Monday, August 22, 2011

"All Fed Up With Stupid" & Other Complaints

One of the employees pulls out that quote along with "Put your big girl panties on and deal with it" on an almost daily basis with good reason. Right now I am very much "all fed up with stupid." Couple of composite stories to give you an idea:

Lady with a Pekingese with atopy comes in and wants to euthanize the dog stating "I've tried everything and she's no better!!!" I look in the chart and see that the first time we evaluated the dog was 3 months prior at which time the dog was in really bad shape; I examine the dog and see that the skin is dramatically improved with new, healthy hair growth and no active lesions. I question the owner who states the dog had "chewed herself raw and made a hot spot the night before." Really? Where? She can't show me. I ask if she has tried antihistamines, omega fatty acid supplementation, flea prevention, medicated baths, hypoallergenic diet...etc. The answer to everything is no yet she wails again, "I've tried everything!!!" Check.

Enter another lady who actually volunteered at the clinic for a short time when she was going through the online vet tech course and trying to do her clinical hours with us until she dropped out of the course, "My old dog can't move one of his hind legs!! What do I do???" Side note, I examined the dog about 2 months ago and found that he had back pain and an old CCL rupture evidenced by a huge medial buttress; at the time, I talked to her about pain control, massage, exercise recommendations, etc. and had prescribed Tramadol as a daily medication and, reluctantly, allowed her to continue using aspirin instead of sending a different NSAID for bad days. When she arrived with the dog, he was significantly lame on the hind leg with the buttressing but could move the leg. Because of it, it was difficult for him to rise, particularly on a slick floor. She finally admitted the dog had played rougher than usual 2 days before and that she had not been giving the tramadol as directed, only giving a 50mg tablet once daily because "I've been prescribed it before and 1 tablet knocks me out; I couldn't give him as much as you recommended!" (He's a 75 pound dog, by the way.) I read her the riot act. She was considering euthanasia because "there was nothing else to do." In less than 5 minutes, I had listed over 20 alternatives to make the dog more comfortable. I advised that ultimately, yes, it would be up to her what was acceptable and what not but that there were many alternatives at this stage to help the dog depending on how much she was willing to do...

People!! It brings me back to a personality trait of mine that makes me crazy most of the time. Responsibility is an interesting concept. I think there are 3 basic levels. 1) The crazy hyper-responsible people like me who take blame for things that cannot possibly be their fault, 2) the mid-range people who are probably the most healthy of the groups taking responsibility when it is theirs but not accepting blame for things that are not their fault or beyond their control, and 3) those that shirk all responsibility, blaming everyone else for their decisions and mistakes.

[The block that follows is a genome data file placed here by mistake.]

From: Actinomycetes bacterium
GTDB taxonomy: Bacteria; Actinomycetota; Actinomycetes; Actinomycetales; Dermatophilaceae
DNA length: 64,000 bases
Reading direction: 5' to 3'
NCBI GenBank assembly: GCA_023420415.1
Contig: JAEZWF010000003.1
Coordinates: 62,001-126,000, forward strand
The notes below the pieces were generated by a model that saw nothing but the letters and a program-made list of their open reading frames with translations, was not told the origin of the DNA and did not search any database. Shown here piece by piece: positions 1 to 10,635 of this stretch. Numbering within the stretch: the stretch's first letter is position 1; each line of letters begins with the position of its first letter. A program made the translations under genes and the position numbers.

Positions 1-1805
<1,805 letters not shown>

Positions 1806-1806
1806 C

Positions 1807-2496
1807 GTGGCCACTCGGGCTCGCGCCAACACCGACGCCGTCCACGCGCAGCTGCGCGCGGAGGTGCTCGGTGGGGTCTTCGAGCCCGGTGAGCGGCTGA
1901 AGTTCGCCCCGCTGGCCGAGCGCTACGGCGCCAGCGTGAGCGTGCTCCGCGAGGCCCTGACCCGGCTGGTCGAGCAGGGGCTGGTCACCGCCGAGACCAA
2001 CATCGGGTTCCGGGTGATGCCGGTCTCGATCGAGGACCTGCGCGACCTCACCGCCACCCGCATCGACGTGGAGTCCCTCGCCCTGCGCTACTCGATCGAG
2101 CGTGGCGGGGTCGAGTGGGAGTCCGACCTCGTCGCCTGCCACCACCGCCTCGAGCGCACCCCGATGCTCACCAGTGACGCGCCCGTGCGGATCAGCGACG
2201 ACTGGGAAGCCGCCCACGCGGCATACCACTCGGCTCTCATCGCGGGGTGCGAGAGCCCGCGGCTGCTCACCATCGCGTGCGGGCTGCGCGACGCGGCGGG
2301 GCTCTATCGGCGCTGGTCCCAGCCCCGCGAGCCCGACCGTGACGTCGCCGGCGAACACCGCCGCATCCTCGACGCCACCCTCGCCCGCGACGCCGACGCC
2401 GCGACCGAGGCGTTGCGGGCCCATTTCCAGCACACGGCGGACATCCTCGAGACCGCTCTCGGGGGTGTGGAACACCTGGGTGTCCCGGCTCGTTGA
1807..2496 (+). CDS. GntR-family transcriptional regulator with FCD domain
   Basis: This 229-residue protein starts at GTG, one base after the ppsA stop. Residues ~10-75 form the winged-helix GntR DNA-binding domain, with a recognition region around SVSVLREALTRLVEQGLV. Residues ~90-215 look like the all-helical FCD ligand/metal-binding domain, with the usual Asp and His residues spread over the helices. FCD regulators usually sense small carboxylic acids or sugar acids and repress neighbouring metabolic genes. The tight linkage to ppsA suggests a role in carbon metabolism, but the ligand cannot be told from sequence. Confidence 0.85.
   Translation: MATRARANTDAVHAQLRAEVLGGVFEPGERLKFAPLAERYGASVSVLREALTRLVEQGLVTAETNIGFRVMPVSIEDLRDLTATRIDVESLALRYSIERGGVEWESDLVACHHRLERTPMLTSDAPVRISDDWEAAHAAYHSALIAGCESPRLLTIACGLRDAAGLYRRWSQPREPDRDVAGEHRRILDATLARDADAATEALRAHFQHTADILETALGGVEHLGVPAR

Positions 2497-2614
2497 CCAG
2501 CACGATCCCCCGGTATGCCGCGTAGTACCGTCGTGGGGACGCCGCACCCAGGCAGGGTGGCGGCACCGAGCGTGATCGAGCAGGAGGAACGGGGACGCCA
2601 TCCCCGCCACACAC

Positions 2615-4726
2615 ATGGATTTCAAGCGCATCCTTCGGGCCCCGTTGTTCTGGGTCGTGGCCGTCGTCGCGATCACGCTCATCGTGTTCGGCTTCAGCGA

I don't know why I'm so hyper-responsible. Most of the people that have that trait that I have met were tossed heaping helpings of responsibility at a very young age. Maybe that is the reason; we started being responsible so young it is hard not to take it for everything... I don't know, I just know it contributes highly to my general insanity and is one of the major reasons that I can be manipulated by guilt. I was worse before but have at least learned to recognize the manipulation better now and can force myself to stand against it but it is really difficult because the whole time a war rages within over what I know is right and my guilt / responsibility hang-ups.

Yet another reason I second guess myself so much about the Rusty-dog. I keep wondering if I was wrong about pneumonia and maybe it was neurogenic pulmonary edema and maybe I made it worse with fluids... I still don't understand what happened and why it progressed so quickly. The Holter didn't really give answers although I'd like to discuss a couple of the strips with a cardiologist. Apparently the tech that read the thing didn't understand the approximation of some of the times such as the small seizure around 3:30 a.m. where the strip is normal at that time but not normal 5-10 minutes prior, hence approximately... No, I did not opt to have a necropsy which may have settled some of my questions and self-doubt; I couldn't deal with the thoughts of having it done. Besides, I'm sure I would have found some way to blame myself anyway. Rest of the herd doing okay, Buddy grieves a lot still and is more clingy to me than he was before. I worry a lot about Sam and Chief, my other 2 old guys (15 & 16), especially Sam since he has more medical problems but, to be honest, I thought he would go before Rusty...shows how much I know, right?